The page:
LSP 111

Explore Chicago: Underground Music in Chicago

Autumn 2010


Dr. Daniel Makagon                                                               Student Leader: Amanda Blowers

Office: 14 E Jackson, #1828   (temporary SAC 591)    

Office Hours: W 12:00-1:00 and by appointment

Phone: (312) 362-7979                                                           Academic Advisor: Karin Winters


Course Objectives


Chicago, like other large cities, has been a magnet for artists, musicians, writers, and performers. Some of these people consider the city to be a site that will facilitate fame and fortune. Others view the city as an environment that fosters cultural production that is grounded in community building and social connection. The link between creativity and the city has been a central feature of urban political discourse in recent years, as governors, mayors, and city council members have worked to lure creative people to their states and cities. In an effort to understand better how creative cultural production is central to Chicago (spatially and symbolically), this course will focus on contemporary forms of underground (or bohemian) culture in Chicago. We will explore the ways in which various underground cultural practices function as both important sources of local identity and an opportunity to put Chicago on a larger creative map. Students will study a range of underground cultural practices in Chicago (e.g., alternative rock, punk, rap, and techno music production and night clubs), alternative media outlets (e.g., radio stations and fanzines), and public art (e.g., graffiti and murals). Additionally, we will investigate how underground cultural producers develop relationships with city officials or resist official forms of support (and in some cases, co-optation). The course will ultimately introduce students to a variety of theoretical issues about urban life, communication and culture, city politics, and community as well as the aesthetic and business practices of people who are involved with such issues vis-ą-vis the production of culture in Chicago.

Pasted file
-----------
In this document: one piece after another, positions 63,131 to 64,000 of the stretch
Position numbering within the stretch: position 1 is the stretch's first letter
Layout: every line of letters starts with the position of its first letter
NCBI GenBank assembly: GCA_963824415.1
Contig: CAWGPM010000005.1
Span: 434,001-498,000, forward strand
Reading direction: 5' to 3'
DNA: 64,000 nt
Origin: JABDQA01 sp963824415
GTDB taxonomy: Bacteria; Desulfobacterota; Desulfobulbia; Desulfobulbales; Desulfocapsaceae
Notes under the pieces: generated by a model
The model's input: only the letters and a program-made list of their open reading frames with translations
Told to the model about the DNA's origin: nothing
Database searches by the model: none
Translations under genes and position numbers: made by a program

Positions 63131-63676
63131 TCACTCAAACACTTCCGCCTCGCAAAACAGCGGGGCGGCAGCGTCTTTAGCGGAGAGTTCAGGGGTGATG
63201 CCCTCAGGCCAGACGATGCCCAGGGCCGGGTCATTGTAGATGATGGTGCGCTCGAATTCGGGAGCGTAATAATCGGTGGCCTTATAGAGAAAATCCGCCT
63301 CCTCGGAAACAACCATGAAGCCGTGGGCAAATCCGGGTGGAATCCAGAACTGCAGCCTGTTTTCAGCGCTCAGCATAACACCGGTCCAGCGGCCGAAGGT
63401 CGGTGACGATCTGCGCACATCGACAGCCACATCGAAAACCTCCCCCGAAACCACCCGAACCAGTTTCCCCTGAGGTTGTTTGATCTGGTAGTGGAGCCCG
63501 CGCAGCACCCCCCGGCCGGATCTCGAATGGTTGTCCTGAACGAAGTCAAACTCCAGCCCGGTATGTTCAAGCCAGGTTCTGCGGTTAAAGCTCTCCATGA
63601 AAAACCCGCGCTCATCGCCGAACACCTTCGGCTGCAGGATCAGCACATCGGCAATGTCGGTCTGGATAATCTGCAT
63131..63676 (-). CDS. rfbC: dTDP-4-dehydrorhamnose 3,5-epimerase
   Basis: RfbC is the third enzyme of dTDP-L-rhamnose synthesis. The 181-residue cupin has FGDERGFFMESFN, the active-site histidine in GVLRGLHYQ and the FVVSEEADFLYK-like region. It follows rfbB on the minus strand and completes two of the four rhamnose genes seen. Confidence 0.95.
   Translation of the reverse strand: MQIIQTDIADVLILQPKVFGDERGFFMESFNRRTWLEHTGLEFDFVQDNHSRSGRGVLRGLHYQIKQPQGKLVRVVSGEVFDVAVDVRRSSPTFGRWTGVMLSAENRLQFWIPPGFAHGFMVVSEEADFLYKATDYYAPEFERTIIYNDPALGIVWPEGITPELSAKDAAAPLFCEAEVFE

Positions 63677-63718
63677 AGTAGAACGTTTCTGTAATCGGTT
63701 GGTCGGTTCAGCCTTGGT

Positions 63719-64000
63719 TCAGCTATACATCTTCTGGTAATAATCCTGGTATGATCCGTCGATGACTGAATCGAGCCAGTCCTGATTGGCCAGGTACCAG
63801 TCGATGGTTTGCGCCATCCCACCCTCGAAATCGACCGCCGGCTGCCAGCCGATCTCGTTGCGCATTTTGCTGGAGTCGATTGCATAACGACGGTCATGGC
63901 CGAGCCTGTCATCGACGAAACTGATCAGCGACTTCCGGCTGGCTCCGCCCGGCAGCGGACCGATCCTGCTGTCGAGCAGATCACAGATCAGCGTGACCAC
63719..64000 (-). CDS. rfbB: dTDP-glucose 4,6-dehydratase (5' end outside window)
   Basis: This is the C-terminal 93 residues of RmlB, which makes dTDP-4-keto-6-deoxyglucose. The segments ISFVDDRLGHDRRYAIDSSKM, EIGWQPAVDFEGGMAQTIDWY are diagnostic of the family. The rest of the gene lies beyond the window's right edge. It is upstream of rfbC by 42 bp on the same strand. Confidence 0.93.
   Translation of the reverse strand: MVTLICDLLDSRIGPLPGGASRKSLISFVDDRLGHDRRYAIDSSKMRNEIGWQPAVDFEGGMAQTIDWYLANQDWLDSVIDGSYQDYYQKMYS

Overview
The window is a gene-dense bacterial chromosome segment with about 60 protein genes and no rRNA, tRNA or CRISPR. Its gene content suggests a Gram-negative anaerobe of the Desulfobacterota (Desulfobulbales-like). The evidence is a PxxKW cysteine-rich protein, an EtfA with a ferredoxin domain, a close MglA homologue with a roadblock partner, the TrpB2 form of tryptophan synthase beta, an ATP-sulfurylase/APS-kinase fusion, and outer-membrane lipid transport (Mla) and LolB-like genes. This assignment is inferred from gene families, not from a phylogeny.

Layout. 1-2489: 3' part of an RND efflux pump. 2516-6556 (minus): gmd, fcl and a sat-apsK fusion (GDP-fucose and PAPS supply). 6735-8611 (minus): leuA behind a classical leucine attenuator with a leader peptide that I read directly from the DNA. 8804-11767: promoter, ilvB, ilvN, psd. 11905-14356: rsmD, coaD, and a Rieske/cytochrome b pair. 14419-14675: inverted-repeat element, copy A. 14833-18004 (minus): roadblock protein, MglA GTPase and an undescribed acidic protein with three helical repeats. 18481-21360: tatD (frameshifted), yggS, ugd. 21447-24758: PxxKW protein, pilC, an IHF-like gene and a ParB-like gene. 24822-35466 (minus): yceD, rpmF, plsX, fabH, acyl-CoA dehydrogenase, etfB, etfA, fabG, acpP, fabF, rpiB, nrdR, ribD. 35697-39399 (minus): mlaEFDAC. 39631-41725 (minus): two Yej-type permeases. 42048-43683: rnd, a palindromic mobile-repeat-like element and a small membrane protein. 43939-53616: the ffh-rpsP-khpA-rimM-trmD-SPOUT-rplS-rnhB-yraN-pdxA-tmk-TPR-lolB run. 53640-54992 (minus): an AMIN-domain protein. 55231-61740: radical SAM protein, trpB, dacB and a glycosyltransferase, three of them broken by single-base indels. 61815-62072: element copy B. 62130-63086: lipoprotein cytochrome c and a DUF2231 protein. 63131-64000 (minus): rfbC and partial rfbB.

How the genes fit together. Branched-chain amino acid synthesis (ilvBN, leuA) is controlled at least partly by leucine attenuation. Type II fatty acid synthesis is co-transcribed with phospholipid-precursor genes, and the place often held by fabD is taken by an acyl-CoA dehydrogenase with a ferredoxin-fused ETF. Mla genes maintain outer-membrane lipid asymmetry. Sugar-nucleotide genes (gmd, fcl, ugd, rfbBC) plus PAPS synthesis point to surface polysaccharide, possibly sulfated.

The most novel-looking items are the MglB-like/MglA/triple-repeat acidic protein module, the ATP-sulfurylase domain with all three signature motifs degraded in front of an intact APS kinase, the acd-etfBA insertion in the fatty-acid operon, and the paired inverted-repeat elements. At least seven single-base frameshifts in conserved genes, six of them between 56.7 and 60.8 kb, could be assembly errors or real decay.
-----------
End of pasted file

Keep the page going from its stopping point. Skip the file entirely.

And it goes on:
Chicago Quarter Learning Goals:


1. Involve experiential learning through participation, direct observation, personal discovery, and reflection.


2. Develop students' writing and rhetorical skills through classroom exercises and projects.


3. Promote Vincentian values of community service and respect for diversity.


4. Acquaint students with the Chicago Metropolitan area, its neighborhoods, cultures, people, institutions, organizations, or issues.


5. Introduce students to group-based learning, what it means to be a life-long learner, and the enjoyment of learning.